The event was organised by the Woollahra History and Heritage Society and held at the Signal Station at Watson's Bay, Sydney. It was intended to capture the history of Macquarie's voyage to New South Wales. The president of the Society, Peter Poland, read extracts from the Sydney Gazette and journals and letters of some of the ships' passengers. The Society was also seeking to encourage descendants of the 73 rd Regiment, which travelled to the Colony with Macquarie, to form an assocation.
In 1809, Macquarie and his party [including Mrs Elizabeth Macquarie, Captian John Antill and the soldiers of the 73 rd Regiment, John Thomas Campbell who was to become the Governor's Secretary, and Judge Advocate Designate Ellis Bent] were on board the storeship HMS Dromedary which was accompanied by the warship HMS Hindostan.
Governor's Macquarie's journal of 28 December reads: "At 10 o'clock this morning ..... the Hindostan and the Dromedary anchored within the entrance of Port Jackson... The wind being ahead we could not proceed any further up the Harbour than the entrance".
Upon the arrival of the ships on that December day, the Union flag would have been hoisted up the flagstaff close to the site of the present Signal Station.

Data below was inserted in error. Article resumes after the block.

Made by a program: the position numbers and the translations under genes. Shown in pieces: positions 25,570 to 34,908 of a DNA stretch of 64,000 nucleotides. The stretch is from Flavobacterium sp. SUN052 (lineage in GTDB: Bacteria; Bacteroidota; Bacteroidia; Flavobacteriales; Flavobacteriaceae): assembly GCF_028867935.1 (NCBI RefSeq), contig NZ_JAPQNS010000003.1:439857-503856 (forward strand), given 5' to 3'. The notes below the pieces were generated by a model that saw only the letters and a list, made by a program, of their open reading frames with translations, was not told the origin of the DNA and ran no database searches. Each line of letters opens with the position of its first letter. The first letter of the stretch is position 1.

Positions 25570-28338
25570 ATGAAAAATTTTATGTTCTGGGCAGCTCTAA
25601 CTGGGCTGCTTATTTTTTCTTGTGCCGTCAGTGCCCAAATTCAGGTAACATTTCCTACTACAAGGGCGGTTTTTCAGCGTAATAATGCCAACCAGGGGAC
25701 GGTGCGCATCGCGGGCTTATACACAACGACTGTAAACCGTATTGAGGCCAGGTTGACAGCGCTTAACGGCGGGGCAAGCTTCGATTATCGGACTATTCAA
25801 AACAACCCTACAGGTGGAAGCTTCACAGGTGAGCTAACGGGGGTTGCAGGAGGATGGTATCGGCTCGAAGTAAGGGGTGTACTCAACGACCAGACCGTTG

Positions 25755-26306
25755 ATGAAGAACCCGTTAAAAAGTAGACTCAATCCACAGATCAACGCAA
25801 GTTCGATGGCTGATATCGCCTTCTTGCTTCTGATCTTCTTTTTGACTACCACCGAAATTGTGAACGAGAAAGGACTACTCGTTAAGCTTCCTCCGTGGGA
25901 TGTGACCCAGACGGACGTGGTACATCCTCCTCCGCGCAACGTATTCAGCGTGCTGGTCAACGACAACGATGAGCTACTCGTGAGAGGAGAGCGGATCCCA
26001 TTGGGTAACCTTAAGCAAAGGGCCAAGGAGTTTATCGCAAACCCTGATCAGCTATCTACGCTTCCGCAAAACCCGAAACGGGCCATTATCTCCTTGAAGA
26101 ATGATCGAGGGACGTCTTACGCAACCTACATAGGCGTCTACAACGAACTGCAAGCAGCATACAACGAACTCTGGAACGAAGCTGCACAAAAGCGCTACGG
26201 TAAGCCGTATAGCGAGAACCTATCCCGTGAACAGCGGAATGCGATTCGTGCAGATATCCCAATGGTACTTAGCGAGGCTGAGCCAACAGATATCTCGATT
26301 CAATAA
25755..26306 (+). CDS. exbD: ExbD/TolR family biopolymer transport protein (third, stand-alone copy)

On this Monday, 200 years later, the Union flag was again hoisted by Sydney vexillographer, John Vaughan, along with the flag of the Scottish Australian Heritage Society, in honour of Macquarie's Scottish roots.
Lachlan Macquarie eventually landed at Sydney Cove on 31 December and took up his official position as Governor of New South Wales on 1 January 1810. So began on one the most significant periods in the development of New South Wales.
History Services NSW has extensive research material available on Governor Macquarie including a listing of the extensive public buildings and works undertaken by him.
Go to our website at: http://www.historyservices.com.au/resource_material.htm
The Bicentenary period of Macquarie's Governship (1810-1821) will see many commemorations of his achievements.